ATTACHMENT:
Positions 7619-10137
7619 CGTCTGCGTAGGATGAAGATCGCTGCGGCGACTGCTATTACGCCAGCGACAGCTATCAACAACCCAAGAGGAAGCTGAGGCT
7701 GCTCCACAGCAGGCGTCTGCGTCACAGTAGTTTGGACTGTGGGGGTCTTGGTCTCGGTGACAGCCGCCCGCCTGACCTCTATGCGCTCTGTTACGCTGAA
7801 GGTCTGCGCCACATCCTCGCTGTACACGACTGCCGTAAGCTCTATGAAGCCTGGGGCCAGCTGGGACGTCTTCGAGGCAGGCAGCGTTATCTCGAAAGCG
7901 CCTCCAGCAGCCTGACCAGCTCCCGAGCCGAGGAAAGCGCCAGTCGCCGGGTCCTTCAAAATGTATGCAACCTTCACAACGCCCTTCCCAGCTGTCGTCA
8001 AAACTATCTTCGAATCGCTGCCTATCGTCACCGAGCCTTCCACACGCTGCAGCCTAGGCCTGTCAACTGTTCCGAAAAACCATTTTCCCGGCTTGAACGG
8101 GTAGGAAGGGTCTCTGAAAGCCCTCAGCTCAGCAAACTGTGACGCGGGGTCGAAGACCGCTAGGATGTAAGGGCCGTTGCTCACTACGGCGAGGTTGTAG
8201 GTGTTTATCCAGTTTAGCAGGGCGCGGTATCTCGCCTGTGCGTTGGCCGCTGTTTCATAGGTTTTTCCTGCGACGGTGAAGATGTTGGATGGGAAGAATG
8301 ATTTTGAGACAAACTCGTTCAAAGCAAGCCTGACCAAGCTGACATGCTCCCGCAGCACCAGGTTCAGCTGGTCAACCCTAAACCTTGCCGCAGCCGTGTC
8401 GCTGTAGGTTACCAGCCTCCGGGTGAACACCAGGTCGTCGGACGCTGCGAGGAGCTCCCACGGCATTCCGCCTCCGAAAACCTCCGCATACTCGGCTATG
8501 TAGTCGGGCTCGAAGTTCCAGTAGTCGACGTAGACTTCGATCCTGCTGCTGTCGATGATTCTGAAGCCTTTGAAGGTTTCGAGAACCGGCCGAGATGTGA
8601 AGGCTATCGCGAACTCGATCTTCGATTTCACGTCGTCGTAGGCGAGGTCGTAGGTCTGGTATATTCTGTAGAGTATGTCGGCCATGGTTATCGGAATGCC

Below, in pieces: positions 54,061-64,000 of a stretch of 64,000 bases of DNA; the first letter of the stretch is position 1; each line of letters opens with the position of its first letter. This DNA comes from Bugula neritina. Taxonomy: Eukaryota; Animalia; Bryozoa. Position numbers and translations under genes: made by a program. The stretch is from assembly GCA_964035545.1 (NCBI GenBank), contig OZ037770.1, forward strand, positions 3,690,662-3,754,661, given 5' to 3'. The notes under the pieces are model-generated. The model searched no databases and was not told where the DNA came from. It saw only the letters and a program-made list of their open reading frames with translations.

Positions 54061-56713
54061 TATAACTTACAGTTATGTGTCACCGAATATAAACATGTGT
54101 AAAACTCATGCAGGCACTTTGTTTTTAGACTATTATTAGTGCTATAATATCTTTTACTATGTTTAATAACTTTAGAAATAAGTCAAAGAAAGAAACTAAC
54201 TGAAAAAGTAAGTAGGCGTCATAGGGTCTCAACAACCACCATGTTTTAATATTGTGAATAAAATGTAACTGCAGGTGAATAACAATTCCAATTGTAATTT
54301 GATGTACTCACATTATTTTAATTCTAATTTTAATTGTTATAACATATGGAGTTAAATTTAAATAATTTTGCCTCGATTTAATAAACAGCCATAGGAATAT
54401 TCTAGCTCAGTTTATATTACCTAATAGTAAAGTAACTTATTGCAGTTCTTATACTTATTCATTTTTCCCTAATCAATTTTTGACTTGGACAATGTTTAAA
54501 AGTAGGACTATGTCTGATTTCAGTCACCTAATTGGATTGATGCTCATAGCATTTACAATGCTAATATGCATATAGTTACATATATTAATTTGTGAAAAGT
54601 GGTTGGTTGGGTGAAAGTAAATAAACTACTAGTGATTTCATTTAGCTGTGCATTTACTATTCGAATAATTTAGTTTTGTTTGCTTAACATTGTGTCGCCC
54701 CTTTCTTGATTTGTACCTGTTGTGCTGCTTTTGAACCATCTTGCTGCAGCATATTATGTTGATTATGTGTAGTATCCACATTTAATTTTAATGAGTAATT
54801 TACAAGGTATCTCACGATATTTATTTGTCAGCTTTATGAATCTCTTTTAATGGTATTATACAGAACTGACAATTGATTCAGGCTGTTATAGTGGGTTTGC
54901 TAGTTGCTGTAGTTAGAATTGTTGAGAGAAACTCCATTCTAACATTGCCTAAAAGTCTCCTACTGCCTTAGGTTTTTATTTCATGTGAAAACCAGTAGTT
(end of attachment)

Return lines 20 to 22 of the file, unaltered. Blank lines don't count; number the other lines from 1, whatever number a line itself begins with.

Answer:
54501 AGTAGGACTATGTCTGATTTCAGTCACCTAATTGGATTGATGCTCATAGCATTTACAATGCTAATATGCATATAGTTACATATATTAATTTGTGAAAAGT
54601 GGTTGGTTGGGTGAAAGTAAATAAACTACTAGTGATTTCATTTAGCTGTGCATTTACTATTCGAATAATTTAGTTTTGTTTGCTTAACATTGTGTCGCCC
54701 CTTTCTTGATTTGTACCTGTTGTGCTGCTTTTGAACCATCTTGCTGCAGCATATTATGTTGATTATGTGTAGTATCCACATTTAATTTTAATGAGTAATT